Graham Edward, Managing Director of Edward Architecture:
“At Edward Architecture we have experienced a noticeable rise in demand from Housing Associations for modular construction in the assisted living sector. Funding streams and grants are being set to encourage Housing Associations to provide a proportion of housing product through modern methods of construction (MMC). Furthermore, the funders definition for MMC is geared towards modular and ‘off site’ methods of construction rather than timber or metal frame, which has most of the process carried out ‘on site’.
“We have recently completed two assisted living schemes in Brighouse and Shrewsbury for M_AR and Housing 21. We also have a three-storey scheme in Bromley starting on site on March 2021. The pipeline of work in the office at planning stage is really exciting and it is proving to be nationwide in demand.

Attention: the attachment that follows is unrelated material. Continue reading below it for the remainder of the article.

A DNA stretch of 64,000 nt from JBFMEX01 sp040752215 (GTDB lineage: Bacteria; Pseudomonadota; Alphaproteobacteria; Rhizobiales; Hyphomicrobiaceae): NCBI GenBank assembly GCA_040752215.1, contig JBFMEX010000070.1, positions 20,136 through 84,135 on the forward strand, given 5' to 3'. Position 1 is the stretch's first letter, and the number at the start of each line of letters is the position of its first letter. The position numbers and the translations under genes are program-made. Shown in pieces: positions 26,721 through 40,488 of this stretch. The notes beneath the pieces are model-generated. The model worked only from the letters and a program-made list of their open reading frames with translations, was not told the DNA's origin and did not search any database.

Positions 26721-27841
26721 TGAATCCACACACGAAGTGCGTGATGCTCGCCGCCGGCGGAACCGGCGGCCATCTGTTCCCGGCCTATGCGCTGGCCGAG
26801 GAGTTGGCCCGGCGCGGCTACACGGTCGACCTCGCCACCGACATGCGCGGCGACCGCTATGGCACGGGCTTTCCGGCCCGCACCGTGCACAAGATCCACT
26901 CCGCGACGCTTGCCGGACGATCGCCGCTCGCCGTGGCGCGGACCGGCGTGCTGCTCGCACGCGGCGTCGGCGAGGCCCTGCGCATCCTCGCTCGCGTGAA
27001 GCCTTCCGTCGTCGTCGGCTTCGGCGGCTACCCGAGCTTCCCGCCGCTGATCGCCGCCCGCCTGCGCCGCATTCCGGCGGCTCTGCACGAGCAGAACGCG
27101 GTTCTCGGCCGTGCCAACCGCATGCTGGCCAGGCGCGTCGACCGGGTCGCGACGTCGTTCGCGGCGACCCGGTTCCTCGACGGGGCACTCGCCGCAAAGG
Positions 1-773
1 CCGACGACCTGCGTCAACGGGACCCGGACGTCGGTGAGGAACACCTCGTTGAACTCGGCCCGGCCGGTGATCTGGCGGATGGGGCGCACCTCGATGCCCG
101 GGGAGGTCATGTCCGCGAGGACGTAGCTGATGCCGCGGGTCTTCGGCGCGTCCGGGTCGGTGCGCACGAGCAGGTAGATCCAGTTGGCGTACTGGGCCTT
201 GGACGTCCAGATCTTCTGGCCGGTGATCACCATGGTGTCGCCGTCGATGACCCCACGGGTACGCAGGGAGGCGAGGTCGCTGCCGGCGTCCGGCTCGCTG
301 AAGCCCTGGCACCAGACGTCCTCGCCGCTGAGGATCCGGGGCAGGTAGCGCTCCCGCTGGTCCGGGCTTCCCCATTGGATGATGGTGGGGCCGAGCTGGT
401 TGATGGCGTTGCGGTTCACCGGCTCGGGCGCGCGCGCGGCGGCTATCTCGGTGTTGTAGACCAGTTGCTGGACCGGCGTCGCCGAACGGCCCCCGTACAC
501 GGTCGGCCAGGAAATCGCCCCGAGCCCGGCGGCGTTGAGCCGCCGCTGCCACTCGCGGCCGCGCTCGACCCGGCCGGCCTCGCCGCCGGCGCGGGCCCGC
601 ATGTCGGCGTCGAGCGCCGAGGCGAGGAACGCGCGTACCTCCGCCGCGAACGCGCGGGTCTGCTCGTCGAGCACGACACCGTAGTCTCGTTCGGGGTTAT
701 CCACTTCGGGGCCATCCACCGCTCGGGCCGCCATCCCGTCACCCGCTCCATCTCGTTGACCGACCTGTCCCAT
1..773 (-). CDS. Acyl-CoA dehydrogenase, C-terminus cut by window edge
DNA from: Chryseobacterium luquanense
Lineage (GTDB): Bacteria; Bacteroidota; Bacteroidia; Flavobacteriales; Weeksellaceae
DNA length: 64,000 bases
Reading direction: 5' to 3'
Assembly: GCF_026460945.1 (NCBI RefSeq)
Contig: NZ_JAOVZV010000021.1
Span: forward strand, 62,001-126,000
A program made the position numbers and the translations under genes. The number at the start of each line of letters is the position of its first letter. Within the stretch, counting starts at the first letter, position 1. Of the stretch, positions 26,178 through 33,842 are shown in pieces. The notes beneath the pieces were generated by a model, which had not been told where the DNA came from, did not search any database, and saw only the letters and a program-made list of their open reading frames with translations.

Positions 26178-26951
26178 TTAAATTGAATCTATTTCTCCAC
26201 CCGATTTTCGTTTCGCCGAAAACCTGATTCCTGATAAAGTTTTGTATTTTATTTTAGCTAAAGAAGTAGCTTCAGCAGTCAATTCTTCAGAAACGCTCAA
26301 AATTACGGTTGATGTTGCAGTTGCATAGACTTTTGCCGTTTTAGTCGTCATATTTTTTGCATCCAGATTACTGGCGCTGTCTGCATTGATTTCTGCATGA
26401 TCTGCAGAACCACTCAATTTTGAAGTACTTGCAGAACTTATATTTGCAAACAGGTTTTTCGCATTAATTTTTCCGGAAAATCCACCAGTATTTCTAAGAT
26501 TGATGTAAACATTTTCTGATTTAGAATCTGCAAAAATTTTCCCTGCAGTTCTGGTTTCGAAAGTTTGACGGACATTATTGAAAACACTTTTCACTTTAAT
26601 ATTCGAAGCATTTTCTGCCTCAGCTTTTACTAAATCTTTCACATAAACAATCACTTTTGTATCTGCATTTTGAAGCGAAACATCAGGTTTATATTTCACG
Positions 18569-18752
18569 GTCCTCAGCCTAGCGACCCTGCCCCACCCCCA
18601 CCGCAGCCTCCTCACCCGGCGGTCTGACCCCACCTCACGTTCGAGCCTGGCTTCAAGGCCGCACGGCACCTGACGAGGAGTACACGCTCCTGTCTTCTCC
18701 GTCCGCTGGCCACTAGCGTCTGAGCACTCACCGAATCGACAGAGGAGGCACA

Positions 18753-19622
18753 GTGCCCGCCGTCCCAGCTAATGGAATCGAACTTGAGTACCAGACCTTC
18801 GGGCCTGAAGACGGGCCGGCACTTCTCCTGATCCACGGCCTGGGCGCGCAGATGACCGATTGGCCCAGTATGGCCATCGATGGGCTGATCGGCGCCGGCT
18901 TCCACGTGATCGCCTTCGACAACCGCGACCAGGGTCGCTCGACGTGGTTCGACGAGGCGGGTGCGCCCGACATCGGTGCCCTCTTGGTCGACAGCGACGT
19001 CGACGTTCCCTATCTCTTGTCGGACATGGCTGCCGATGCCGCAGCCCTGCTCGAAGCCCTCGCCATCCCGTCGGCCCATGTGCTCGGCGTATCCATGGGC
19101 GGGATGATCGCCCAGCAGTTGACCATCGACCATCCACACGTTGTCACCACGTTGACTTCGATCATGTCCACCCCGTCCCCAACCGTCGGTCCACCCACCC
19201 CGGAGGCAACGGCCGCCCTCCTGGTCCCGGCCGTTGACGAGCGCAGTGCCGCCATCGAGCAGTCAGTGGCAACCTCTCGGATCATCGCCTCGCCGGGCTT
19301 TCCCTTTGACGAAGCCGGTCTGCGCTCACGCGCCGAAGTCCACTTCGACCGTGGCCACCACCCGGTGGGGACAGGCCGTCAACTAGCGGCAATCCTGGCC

“Designing for modular is quite bespoke, it’s a similar design enigma as IKEA have in designing product to look good, be practical, economical and fit in the delivery box. Logistical access to site, crane locations etc need to be considered very carefully. The structure of the unit layouts and wall locations must suit the delivery parameters of the modular units whilst keeping the number of units economical.
“Whilst Modular is slightly more expensive than traditionally constructed housing, the advantages far outweigh the finances, for example;
- Speed of erection
- Quality of build
- Negligible site waste
- Cost certainty
- Helps resolve construction market capacity issues in materials and labour supply
“Modular becomes particularly competitive when units are standardised or repeated, and assisted living projects can benefit from this.”